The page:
Use intermittent fasting

When you’re constantly hammering your digestive system with food, it never gets a chance to rest and “clean out” the intestine. Fasting stimulates motility, which is the intestines contracting to maintain a downward flow of food through the GI tract. When you hear your stomach grumbling after 4 to 5 hours without food, that’s a function of motility. Both long- and short-term fasts can give the GI tract a chance to perform “housekeeping” functions to keep it healthy. Get started with short-term intermittent fasting in which you limit your eating to an 8- or 12-hour period during the day.

Manage your stress.

More stress means higher cortisol, the stress hormone that turns on your body’s “fight-or-flight” system. Elevated cortisol negatively impacts the intestinal lining of the gut, leading to increased intestinal permeability (known colloquially as “leaky gut”).

Managing stress can take many forms:

  • Stick to a routine in terms of eating and exercise.
  • Choose high-quality nutrition that balances blood sugar.
  • Incorporate deep breathing and meditation during high stress moments.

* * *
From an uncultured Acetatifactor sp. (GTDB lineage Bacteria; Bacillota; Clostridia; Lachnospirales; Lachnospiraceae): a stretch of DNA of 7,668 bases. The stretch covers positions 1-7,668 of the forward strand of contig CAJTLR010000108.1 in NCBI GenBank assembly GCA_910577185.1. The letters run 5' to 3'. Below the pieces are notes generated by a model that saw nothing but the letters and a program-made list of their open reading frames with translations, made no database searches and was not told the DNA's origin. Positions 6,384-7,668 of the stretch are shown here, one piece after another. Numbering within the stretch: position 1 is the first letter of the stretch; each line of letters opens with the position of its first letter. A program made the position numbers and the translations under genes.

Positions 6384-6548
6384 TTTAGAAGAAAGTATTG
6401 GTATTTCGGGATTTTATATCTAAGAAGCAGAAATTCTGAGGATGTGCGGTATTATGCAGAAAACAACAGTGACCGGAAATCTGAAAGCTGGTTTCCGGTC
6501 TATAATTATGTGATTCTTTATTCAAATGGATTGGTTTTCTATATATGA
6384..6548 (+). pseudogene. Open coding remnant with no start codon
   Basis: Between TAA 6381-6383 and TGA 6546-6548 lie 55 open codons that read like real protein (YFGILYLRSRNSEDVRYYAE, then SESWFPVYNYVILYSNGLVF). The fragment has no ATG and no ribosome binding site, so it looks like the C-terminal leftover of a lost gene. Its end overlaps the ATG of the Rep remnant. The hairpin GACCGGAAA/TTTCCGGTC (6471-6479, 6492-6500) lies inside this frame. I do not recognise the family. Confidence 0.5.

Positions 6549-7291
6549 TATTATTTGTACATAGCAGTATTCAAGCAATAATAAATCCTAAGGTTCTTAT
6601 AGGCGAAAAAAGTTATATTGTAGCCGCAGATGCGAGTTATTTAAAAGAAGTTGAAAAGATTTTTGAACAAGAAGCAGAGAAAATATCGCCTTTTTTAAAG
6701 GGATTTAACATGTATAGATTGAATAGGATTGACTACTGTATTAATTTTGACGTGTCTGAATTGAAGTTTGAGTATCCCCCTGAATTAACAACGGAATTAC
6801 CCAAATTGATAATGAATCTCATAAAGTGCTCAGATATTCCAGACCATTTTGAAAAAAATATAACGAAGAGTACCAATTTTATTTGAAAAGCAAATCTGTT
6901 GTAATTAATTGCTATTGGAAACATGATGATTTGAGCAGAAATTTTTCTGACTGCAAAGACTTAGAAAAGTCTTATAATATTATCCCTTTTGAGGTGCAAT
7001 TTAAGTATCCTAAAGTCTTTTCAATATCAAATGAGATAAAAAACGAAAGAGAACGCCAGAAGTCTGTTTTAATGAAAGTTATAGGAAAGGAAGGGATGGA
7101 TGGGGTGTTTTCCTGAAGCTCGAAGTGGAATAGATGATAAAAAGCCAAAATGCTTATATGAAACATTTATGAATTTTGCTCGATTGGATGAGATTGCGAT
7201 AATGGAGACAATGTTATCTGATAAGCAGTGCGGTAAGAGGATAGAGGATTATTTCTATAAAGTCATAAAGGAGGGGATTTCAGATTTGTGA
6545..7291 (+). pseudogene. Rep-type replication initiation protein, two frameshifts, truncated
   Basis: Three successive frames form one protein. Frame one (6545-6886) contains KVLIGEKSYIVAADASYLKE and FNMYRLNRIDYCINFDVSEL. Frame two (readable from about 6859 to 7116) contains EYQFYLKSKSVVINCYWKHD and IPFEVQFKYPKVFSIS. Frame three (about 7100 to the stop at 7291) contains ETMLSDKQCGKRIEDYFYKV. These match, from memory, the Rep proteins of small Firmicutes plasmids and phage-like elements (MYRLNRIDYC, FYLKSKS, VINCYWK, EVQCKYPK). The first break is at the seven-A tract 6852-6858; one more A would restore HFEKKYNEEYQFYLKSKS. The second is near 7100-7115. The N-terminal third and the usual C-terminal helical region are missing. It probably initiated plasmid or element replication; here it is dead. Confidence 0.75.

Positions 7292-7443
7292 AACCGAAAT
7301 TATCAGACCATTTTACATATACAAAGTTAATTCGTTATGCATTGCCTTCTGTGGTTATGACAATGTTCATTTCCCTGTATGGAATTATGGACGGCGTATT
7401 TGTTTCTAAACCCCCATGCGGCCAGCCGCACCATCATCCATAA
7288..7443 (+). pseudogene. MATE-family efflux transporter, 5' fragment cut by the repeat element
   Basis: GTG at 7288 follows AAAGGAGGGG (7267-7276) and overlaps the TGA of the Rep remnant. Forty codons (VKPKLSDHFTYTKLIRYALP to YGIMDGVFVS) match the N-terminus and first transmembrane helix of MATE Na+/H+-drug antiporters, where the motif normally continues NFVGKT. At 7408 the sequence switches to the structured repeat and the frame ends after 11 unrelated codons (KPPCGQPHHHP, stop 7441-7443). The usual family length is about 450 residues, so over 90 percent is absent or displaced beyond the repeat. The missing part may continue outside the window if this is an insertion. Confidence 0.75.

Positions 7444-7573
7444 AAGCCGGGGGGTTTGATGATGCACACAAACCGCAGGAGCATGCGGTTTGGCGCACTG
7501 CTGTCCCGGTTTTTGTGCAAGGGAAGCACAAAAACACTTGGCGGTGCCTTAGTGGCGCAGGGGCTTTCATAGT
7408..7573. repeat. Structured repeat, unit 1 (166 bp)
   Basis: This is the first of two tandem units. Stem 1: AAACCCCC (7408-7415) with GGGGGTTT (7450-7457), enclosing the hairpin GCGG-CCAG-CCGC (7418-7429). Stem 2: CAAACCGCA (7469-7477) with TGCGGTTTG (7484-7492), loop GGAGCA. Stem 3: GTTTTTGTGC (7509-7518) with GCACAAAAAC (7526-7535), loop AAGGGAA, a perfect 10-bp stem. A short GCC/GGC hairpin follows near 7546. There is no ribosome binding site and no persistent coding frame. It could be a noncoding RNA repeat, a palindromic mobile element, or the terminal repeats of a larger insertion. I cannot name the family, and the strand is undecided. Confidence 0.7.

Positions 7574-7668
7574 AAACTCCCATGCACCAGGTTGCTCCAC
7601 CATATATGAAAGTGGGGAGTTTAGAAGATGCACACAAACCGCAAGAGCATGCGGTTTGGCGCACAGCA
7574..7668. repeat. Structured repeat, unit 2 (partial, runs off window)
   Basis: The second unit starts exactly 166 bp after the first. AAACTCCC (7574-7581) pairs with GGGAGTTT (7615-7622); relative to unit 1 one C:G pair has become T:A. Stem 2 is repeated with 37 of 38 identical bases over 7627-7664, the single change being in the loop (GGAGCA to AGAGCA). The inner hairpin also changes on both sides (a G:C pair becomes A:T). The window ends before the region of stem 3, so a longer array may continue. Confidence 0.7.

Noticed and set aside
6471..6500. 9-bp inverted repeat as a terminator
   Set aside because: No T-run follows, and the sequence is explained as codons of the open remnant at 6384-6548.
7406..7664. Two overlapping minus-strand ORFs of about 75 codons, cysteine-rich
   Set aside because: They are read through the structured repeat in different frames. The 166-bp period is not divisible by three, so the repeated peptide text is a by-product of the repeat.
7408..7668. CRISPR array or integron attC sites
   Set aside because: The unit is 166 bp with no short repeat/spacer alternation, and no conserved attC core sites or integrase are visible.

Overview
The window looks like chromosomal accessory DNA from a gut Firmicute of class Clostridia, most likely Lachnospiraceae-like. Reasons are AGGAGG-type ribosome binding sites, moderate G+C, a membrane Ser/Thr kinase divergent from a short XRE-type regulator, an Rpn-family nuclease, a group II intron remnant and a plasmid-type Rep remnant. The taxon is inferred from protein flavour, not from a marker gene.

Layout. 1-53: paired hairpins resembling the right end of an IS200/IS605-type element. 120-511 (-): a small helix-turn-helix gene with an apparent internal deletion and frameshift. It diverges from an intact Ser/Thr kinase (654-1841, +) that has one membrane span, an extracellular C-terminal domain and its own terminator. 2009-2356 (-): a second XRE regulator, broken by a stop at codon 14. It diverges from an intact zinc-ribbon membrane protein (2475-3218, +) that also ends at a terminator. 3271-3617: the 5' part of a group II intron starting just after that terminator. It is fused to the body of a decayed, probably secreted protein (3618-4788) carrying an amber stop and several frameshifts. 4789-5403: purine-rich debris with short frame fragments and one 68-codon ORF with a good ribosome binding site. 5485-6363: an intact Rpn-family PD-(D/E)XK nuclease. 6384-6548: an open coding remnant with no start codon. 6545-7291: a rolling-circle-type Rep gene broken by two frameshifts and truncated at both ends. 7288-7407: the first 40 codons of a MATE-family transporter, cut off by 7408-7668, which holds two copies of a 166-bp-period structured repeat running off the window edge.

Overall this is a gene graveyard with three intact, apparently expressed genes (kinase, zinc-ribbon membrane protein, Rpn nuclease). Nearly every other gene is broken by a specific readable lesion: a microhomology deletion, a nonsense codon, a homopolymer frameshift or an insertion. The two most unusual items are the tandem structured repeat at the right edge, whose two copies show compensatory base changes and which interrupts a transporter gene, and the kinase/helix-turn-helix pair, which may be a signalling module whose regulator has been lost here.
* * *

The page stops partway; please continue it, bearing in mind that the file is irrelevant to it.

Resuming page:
• Focus on recovery after exercise to help clear cortisol after tough workouts.
Activate your vagus nerve

The vagus nerve stimulates the digestive organs, regulating the stomach, liver, pancreas, and intestines. Impaired by excess stress and the “fight-or-flight” sympathetic nervous system, the vagus nerve springs into action when your body’s “rest-and-digest” parasympathetic nervous system takes over. All of the well-known stress management strategies will improve vagal function, such as deep breathing and meditation, but a lesser known trick is gargling, which contracts the muscles in the throat and stimulates the GI tract. Singing and humming have the same effect, which is why both are often used to help people handle anxiety.

Feed your healthy bacteria with prebiotics.

Whether you’re taking a high-quality probiotic supplement or eat probiotic foods on the regular, it’s just as important to nurture the bacteria in your GI tract with prebiotics—foods that feed the healthy bacteria in your gut. Many plant foods contain some prebiotics, but the most abundant include asparagus, garlic, onion, leeks, bananas, artichokes, yams, seeds, tomatoes, potatoes, and cabbage. Another option is to supplement with resistant starch—a type of prebiotic that is found in starchy foods such potatoes and green bananas. The easiest thing is to buy unmodified potato starch and mix it in a protein shake or smoothie daily.